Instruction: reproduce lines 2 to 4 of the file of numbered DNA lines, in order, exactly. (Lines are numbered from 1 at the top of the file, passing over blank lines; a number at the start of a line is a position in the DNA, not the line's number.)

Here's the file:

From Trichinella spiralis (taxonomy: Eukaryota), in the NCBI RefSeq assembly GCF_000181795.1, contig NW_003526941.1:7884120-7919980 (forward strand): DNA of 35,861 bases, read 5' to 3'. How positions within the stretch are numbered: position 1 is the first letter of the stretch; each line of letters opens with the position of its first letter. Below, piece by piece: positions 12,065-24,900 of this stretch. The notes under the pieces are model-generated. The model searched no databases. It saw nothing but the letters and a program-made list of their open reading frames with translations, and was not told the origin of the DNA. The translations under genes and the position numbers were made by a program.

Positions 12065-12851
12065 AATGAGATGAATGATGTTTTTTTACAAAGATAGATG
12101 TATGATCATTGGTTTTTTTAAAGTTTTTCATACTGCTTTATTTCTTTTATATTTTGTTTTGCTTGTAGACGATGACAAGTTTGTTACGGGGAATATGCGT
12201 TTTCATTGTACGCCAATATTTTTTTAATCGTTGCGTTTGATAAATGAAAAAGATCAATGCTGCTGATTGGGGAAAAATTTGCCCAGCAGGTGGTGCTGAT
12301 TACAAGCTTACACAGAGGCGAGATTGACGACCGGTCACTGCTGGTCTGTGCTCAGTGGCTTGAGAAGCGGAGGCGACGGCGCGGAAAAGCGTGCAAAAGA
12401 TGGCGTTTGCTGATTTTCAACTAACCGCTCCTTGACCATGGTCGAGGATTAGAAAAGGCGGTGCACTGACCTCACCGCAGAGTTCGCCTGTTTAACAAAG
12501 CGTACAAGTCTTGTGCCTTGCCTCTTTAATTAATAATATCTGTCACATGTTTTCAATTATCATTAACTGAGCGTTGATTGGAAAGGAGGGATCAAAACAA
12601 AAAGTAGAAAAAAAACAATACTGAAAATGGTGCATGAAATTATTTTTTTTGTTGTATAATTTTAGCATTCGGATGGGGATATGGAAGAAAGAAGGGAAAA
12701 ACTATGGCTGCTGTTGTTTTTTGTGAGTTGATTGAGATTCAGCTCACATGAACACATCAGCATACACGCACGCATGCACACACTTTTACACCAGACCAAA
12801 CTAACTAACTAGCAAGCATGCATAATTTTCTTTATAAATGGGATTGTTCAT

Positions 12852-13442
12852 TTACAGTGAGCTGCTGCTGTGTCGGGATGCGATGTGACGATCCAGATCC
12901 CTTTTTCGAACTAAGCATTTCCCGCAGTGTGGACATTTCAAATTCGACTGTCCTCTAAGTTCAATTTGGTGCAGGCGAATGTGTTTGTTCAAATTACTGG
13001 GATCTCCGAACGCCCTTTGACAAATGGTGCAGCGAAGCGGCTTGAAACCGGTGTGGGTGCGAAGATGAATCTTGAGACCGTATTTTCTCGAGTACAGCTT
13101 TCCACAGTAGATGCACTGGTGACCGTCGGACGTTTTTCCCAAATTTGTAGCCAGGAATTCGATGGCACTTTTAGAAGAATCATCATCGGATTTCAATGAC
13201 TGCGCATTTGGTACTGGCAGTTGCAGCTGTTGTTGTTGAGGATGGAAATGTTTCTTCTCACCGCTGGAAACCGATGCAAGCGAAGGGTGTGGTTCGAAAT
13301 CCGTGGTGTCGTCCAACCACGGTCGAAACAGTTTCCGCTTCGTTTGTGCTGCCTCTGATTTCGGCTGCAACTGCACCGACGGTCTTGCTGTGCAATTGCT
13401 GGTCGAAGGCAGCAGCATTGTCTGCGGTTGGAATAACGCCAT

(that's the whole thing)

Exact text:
Positions 12065-12851
12065 AATGAGATGAATGATGTTTTTTTACAAAGATAGATG
12101 TATGATCATTGGTTTTTTTAAAGTTTTTCATACTGCTTTATTTCTTTTATATTTTGTTTTGCTTGTAGACGATGACAAGTTTGTTACGGGGAATATGCGT